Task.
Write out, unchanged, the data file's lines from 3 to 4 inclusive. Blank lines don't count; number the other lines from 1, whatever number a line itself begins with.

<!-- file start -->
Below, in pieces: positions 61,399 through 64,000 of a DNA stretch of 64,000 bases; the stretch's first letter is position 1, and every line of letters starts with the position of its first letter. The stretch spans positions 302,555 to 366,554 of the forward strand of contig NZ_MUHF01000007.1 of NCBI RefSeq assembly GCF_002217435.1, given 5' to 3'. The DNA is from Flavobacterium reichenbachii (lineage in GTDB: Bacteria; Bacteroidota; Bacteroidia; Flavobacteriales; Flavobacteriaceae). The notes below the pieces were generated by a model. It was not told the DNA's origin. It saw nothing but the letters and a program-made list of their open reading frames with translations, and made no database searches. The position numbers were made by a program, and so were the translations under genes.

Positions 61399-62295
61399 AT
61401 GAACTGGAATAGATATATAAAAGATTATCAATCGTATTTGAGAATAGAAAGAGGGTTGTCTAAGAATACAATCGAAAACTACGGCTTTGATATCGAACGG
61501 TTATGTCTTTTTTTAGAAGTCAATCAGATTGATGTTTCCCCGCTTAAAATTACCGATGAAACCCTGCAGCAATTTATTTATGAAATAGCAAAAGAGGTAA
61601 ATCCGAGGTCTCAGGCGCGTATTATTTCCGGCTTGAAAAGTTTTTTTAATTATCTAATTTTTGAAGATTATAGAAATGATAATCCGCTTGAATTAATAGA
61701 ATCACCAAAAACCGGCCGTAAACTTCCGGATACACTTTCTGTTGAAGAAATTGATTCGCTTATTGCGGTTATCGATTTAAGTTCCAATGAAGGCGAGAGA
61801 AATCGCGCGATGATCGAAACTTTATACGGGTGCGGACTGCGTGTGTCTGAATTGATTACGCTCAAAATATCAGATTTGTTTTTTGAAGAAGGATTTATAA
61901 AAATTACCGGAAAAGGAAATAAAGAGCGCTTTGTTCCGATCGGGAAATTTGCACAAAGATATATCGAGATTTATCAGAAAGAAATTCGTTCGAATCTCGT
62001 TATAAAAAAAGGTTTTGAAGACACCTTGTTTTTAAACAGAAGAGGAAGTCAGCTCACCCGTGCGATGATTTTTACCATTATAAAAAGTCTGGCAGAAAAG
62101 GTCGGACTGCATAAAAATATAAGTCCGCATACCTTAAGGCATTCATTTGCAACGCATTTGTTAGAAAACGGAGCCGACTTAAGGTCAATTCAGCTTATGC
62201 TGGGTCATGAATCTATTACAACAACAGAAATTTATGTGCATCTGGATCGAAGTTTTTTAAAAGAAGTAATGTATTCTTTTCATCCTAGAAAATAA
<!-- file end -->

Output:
61399 AT
61401 GAACTGGAATAGATATATAAAAGATTATCAATCGTATTTGAGAATAGAAAGAGGGTTGTCTAAGAATACAATCGAAAACTACGGCTTTGATATCGAACGG